Chapter 9: Additional Areas
Additional areas include indoor and outdoor living spaces that aren't in every home. These areas need to be universally accessible if they exist.
Residential Universal Design Building Code, 2023 version. © The Universal Design Project.
Additional areas include (but are not limited to) living & family rooms, outdoor living spaces, storage sheds, pools & spas, hall closets, mudrooms, basements, attics, flex rooms, home offices, exercise rooms, and sensory rooms.
Please refer to Chapter 4: Circulation for the design features for moving between additional areas. The design elements found in Chapter 2: Entrance Routes should be used for designing access to and throughout outdoor areas.
No steps should be required to access any inside and outside spaces. This applies to transitions between interior spaces and transitions to exterior spaces (e.g., decks, porches, patios).
Everyone should be able to access all areas of the home, inside and out, regardless of ability. Inside, it's common to see a step up or down into a living room or dining room.
Consider the impact outside as well. If your deck, porch, or patio has sections with a step to access, individuals wouldn't be able to reach activities at the table, fire pit, pool, hot tub, backyard, etc.
Steps pose safety hazards and exclude people from interacting in areas of your home common for socializing. Zero-step areas of the home aren't just for wheelchair users. Think about toddlers learning to move around, carrying food from one location to another, and those who struggle with balance.
If a home is on a site with significant elevation change between interior spaces and exterior spaces, steps may be used, but there must be an alternate step-free option to provide access to all areas. Any stairs (multiple steps) must comply with Section 4.4.
A 60" (152cm) turning radius should exist in the space when built-in features and furniture are present in the area.
This will allow anyone who relies on extra support to move around easily without bumping into walls or other items. While this is accommodating to wheelchairs, it also provides breathing room for people carrying items or two or more individuals working in the same area.
Where possible, a restroom (toilet + sink) should be on the same level and not require navigating any steps or elevator for access.
Including a restroom on each level of a home will provide convenience for everyone while not deterring the use of any area for individuals who struggle with mobility, fatigue, or other health conditions that make traveling longer distances when nature calls.
Lighting should be strategically placed to illuminate indoor and outdoor living and work areas while minimizing shadows and glare.
Strategic lighting should minimize shadows and be designed to be as glare-free as possible in all task areas to provide maximum safety. It also encourages ease of doing desired tasks in living areas and work in areas dedicated to work, school, and play.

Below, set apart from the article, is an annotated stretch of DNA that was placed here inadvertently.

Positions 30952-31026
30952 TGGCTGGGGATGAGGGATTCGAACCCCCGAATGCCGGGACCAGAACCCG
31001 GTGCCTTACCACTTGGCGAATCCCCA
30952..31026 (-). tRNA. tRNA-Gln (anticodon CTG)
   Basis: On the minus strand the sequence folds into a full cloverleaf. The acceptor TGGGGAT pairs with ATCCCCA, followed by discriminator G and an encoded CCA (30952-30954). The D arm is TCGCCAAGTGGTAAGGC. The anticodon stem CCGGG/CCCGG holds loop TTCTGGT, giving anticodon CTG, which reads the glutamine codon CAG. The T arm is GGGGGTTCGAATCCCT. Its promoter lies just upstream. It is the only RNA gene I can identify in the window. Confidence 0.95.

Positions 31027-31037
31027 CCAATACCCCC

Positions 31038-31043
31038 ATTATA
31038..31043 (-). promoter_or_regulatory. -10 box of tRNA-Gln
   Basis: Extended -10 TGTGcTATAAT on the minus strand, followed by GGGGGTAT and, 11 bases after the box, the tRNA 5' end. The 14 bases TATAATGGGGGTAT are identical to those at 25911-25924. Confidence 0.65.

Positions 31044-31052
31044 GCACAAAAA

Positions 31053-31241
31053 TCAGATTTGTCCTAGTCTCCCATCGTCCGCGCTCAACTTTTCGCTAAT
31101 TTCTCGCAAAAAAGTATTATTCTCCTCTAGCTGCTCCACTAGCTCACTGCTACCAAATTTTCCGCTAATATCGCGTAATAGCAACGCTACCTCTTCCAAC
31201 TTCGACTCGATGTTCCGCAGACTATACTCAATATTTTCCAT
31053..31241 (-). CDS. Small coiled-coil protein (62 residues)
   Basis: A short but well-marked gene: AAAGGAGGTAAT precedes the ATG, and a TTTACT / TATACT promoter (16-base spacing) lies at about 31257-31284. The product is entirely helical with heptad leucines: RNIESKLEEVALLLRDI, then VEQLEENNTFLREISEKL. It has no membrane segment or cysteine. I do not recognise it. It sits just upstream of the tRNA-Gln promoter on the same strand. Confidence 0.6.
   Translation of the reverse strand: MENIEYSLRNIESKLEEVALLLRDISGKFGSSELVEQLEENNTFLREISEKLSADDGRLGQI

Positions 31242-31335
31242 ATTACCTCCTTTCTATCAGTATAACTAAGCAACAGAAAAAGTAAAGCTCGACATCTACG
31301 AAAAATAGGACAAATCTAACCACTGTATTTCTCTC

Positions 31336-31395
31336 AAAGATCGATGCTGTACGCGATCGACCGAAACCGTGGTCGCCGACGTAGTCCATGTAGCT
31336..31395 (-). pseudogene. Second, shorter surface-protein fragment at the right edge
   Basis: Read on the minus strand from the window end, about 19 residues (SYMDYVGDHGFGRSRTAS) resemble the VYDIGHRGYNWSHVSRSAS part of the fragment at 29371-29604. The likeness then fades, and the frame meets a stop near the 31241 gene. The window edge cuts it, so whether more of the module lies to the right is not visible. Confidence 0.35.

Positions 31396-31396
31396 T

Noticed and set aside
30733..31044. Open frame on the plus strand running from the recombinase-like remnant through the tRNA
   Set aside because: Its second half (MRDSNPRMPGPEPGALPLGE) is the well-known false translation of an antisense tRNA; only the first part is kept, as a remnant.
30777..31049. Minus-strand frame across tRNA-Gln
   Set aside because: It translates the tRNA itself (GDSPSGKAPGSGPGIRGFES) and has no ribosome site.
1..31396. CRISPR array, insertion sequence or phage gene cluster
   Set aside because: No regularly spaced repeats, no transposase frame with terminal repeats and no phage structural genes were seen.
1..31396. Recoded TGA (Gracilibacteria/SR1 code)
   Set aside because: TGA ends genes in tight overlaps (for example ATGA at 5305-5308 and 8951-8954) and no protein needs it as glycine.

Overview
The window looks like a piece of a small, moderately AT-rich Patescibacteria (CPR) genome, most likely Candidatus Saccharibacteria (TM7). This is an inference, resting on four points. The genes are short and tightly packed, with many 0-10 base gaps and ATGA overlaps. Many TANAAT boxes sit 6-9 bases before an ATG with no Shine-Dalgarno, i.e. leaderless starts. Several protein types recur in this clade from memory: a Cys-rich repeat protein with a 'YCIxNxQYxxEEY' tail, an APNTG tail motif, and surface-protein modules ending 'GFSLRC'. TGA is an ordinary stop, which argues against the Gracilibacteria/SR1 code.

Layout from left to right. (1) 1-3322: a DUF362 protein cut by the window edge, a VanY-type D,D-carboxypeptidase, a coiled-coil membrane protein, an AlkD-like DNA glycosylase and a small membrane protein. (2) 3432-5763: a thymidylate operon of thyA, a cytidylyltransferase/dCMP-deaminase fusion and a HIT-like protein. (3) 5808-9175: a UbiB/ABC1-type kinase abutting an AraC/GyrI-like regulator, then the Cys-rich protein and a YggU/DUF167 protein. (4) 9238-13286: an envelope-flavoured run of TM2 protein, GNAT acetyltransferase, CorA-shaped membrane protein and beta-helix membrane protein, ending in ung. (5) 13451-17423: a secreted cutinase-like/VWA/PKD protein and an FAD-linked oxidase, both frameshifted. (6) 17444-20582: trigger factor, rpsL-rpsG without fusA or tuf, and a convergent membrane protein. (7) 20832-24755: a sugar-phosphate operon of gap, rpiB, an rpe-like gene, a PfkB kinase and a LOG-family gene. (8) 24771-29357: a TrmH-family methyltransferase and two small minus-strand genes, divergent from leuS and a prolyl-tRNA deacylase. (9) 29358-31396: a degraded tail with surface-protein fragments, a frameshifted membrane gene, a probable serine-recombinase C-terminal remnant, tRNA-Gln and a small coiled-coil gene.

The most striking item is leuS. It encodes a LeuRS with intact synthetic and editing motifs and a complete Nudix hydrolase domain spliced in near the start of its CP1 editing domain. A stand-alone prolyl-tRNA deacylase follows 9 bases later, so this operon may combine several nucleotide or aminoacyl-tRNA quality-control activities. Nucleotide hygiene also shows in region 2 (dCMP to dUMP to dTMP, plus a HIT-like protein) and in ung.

Where possible, use windows. Natural light via skylights, sun tunnels/tubes, or clerestory windows will brighten spaces during the day while increasing mental health.
Indirect and low lighting:
The use of indirect ambient lighting and low lighting that illuminates the floor without visible bare bulbs or translucent covers (from a seated or standing position) is ideal. Indirect lighting reduces eye strain and is more calming than direct lighting.
The option to adjust the intensity of ambient lighting (e.g., with a dimmer) should be used wherever possible.
At least 75% of storage and other places where items are stored or organized should be located between 18-48" (46-122cm) from the floor.
You can never have enough storage for items dedicated to work, play, hobbies, and more. Make sure the most commonly used items can easily be reached by everyone.
Pull-down shelving exception:
If pull-down shelving is used for any storage over 60″ from the floor, the 75% requirement may be reduced to 50%.
Walk-in closet exception:
If a large walk-in closet exists, the 75% requirement may be reduced to 50%.
As work from home, homeschooling, and other in-home learning increases, it's important to have dedicated work areas for adults or children that are quiet and organized.
If workspaces are built-in, the counter/surface should be table height (30-32" / 76-81cm). However, space for an adjustable-height desk is preferable.
In the age of working remotely and virtual options for school, it's more important than ever to have a place dedicated to work for those living in the home. When considering what "quiet" means, think about both audible and visual noise. This can mean planning a space away from the traffic of living rooms and kitchens that minimizes distraction.
Porches, patios, and decks should be partially or fully covered to protect from both sun and inclement weather.
A covered outdoor living area protects people from precipitation and provides shade on hot sunny days. Some individuals struggle to enjoy the outdoors due to their inability to be out in the heat, cold, or sun. This gives anyone a more comfortable place to enjoy outside activities... from dining to socializing.
Last modified 3mo ago